Alternative Modes of Learning and Thinking

Several organizations have long studied (as subjects) individuals with dyslexia, Asperger’s syndrome, ADHD and other alternative modes of learning and thinking.

It is now proposed that this organization make an explicit effort to hire and do what is needed to support these individuals, focusing not on what they cannot do, but, rather (given a chance and the right environment) what some of them can do better than anyone else.

This proposal is consistent with the desire within the organization to be a source for major scientific discoveries and technological innovations – and as well as a major theme and vision for the future of the organization.

Frequently, the focus has been on what is wrong and finding out how to fix it. However, it is becoming more and more clear that in some (or many) cases the focus ought to be on finding out what is right -- and finding ways to bring unusual mixes of talents and capabilities to bear on leading-edge research and technological problems.

New Assessments and Expectations

Part of this process would inevitably involve the development of new assessment tools to help identify the subset in each group that would have the greatest potential for substantial innovation and discovery.

It is axiomatic that many of these individuals will have unusually great strengths in some areas while they will have surprising (even shocking) weaknesses in other areas.

Recognition of such patterns of mixed talents would, of course, need to be part of an enlightened institutional culture. Otherwise, conventionally successful employees would think “how can they be expected to do x when they cannot even do y and other similar simple tasks.” Or, how could they be selected “when their grades and test scores are so low and uneven.”

In a longer-term solution, it is hoped that, in time, these individuals will score highly on another set of tests and measures that have yet to be designed. (In a recent presentation to a audience of young dyslexic students, one speaker called for the design of new tests on which the dyslexics would get the top scores while the non-dyslexics would get the lowest scores. The speaker was surprised to hear this audience, previously attentive but quiet, break out into spontaneous and enthusiastic applause.)

Another part of this process would be developing administrative and workplace procedures that would allow these individuals to survive, prosper and be productive in work environments that seem (at least initially and indirectly) to be well designed to weed out many of these same individuals.

If this approach is sound, the result might be expected to access previously untapped talents – resulting in a substantial increase in important innovations and discoveries relative to more conventional approaches and working conditions.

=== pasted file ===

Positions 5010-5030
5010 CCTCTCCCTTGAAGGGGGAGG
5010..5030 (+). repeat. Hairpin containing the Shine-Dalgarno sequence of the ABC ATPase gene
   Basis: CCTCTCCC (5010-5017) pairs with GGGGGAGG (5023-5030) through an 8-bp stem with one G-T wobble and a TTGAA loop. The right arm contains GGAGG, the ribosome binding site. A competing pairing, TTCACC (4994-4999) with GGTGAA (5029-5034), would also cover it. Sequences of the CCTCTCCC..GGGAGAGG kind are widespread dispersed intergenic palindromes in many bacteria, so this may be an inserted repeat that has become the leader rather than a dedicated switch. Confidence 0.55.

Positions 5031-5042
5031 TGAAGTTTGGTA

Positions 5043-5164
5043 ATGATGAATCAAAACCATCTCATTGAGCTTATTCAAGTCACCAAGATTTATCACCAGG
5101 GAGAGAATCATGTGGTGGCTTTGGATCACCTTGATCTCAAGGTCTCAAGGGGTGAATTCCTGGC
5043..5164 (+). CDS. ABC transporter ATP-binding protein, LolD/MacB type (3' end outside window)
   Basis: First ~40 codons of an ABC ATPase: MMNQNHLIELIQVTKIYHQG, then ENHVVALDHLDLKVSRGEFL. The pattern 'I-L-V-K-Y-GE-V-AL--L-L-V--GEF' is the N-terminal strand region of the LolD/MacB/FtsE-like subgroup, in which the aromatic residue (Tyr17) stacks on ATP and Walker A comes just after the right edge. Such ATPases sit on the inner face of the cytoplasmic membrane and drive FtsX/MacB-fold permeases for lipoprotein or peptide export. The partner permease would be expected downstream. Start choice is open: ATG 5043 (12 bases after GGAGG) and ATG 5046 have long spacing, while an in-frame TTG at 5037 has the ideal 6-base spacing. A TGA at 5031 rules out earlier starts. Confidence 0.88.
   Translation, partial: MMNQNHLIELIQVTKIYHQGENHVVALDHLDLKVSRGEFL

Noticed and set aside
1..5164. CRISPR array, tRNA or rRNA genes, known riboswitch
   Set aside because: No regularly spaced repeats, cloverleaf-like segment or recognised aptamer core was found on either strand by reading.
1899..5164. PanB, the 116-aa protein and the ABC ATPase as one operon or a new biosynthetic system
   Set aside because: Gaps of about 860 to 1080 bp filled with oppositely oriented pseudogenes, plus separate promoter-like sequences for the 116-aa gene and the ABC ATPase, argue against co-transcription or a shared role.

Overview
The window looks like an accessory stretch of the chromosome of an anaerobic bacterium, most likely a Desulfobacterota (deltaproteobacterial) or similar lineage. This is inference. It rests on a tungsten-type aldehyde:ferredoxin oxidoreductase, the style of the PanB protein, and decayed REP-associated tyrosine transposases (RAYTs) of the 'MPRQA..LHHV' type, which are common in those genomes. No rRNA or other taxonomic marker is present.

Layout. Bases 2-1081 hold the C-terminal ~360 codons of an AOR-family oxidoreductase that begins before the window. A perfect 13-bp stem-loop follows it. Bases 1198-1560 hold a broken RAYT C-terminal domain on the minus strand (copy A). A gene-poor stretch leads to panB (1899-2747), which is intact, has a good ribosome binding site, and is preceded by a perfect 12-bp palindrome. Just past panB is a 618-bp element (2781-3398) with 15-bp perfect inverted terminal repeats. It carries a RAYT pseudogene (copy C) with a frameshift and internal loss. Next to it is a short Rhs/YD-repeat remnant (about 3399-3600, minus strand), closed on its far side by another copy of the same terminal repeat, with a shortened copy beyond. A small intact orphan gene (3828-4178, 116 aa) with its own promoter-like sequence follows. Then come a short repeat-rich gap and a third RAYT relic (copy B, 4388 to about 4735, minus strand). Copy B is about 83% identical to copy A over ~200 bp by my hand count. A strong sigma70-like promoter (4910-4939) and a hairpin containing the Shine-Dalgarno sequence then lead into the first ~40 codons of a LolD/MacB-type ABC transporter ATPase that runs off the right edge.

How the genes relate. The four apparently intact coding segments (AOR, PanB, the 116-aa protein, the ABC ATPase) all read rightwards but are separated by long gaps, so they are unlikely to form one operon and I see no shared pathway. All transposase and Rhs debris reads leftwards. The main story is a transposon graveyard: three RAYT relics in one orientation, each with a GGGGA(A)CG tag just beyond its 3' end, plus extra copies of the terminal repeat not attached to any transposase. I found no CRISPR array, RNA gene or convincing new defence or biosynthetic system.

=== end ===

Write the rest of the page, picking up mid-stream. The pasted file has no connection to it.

It Is About Time To Take Advantage of Diversity

There is mounting anecdotal and empirical evidence that the major discoveries and technological innovations sought by major research institutions come (sometimes or even often) not from the students with the best academic records but, rather – from students with mixed records, from junior faculty with doubtful prospects, from experts trained in  apparently unrelated fields or from creative non-academic entrepreneurs whose fresh insights and unexpected discoveries can transform a field.

There are many stories of remarkable discoveries from those trained in unrelated fields or those with mixed capabilities.

Yet in spite of these stories, conventional methods for selection and advancement persist – while extremely talented individuals are routinely dumped along the wayside.

It seems that it is about time to change this situation.

For example, in recent years, dyslexia is coming to be seen, remarkably, as a significant advantage in an increasing number of fields -- often linked to success in design innovation, entrepreneurial business and scientific discovery. 

Researchers have recently observed a strong ability among some dyslexics to see clear patterns in extremely complex systems – or to have an unusual capacity to predict how a news story will unfold or how a trend will produce unexpected results.

One of the founders of the modern study of molecular biology was dyslexic and described how he used his powerful visual imagination to see new patterns and develop fundamental insights (in one case, twelve years ahead of all others in the field) into the links between the genetic code and the immune system. Later, a different scientist proved experimentally that he was correct and received a Nobel Prize.

The US National Science Foundation has been funding a Harvard-Smithsonian study of when and where dyslexia may be an advantage in doing science, especially within astrophysics.